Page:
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A Provence Gem: the Pont Julien

A Provence Gem: the Pont Julien

The Pont Julien is a remarkable example of Roman engineering, set in the picturesque Luberon valley of Provence. Its history stretches back over two millennia, providing a fascinating glimpse into both the ancient and medieval periods.

The Pont Julien was built in 3 BC as part of the Via Domitia, the first Roman road in Gaul that connected Italy to Spain. This road was crucial for the Roman Empire’s control over its provinces. The bridge’s name is derived from the nearby Julian family, although it is often mistakenly thought to be named after Julius Caesar.

The bridge is a triumph and a masterpiece of Roman engineering. It was constructed using limestone blocks, without the use of mortar – these blocks were precisely cut to fit together tightly. The bridge spans 80 meters across the Calavon River and features three arches, with the central arch being the largest. This design was not only beautiful but also architecturally practical, as it effectively dispersed the force of the river currents, minimizing flood damage.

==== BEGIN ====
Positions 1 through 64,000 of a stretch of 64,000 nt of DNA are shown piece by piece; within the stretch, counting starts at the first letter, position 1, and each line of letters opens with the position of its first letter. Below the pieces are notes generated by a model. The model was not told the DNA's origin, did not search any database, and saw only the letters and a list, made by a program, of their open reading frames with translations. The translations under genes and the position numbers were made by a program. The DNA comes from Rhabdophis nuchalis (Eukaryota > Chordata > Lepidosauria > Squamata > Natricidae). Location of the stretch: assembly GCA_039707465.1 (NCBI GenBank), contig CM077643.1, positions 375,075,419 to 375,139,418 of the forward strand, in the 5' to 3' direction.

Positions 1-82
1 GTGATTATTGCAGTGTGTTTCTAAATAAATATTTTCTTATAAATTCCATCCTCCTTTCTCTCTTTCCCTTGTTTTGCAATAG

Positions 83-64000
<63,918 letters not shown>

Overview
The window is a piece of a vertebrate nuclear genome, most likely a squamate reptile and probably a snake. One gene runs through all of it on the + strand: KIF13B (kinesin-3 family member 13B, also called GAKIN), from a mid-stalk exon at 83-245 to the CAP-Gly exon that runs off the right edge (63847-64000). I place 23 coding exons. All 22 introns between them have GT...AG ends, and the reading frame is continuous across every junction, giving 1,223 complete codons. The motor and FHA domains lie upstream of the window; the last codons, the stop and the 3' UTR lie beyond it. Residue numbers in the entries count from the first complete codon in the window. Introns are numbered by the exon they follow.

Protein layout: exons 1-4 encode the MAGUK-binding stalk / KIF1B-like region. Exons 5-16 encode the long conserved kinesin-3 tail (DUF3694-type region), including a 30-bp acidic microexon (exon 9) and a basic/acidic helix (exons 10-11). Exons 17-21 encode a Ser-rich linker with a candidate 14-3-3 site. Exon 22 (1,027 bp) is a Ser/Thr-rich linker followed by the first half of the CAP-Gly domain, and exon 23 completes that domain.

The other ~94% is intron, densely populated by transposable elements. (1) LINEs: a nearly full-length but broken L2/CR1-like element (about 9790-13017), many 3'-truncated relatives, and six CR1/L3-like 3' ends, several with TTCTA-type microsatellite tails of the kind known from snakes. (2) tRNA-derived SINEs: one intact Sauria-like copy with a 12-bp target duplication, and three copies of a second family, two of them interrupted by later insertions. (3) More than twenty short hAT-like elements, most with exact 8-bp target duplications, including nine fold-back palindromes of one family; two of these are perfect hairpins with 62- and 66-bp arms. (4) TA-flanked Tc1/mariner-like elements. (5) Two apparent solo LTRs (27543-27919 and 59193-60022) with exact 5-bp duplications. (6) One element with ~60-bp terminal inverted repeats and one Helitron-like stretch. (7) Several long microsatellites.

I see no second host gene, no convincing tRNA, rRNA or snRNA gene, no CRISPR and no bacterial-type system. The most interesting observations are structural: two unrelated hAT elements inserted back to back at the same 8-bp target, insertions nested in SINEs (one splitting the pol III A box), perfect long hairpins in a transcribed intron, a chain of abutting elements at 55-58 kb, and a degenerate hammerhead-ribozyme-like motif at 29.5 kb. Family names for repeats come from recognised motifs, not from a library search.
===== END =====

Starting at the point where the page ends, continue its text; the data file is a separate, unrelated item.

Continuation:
Throughout the Middle Ages, the Pont Julien remained in use, surviving various floods and wars largely intact due to its robust construction. It continued to be an important crossing point on the route between the Italian peninsula and the Iberian Peninsula.

It wasn't until 2005 that the bridge was closed to car traffic after serving as a true bridge for over 2000 years. Today, it is accessible only to pedestrians and cyclists, allowing visitors to appreciate its historic grandeur up close.

I visited the bridge on an early spring day, when the river was raging. The force of the water was powerful under the beautiful structure.

The bridge is not just a relic of Roman architecture; it is also a symbol of continuity in the region. Over the centuries, it has witnessed various historical eras and changes in political and cultural landscapes.

Photography and writing by Emilie Johnson. She lives in Provence and can be found on instagram at @emilie_joly_johnson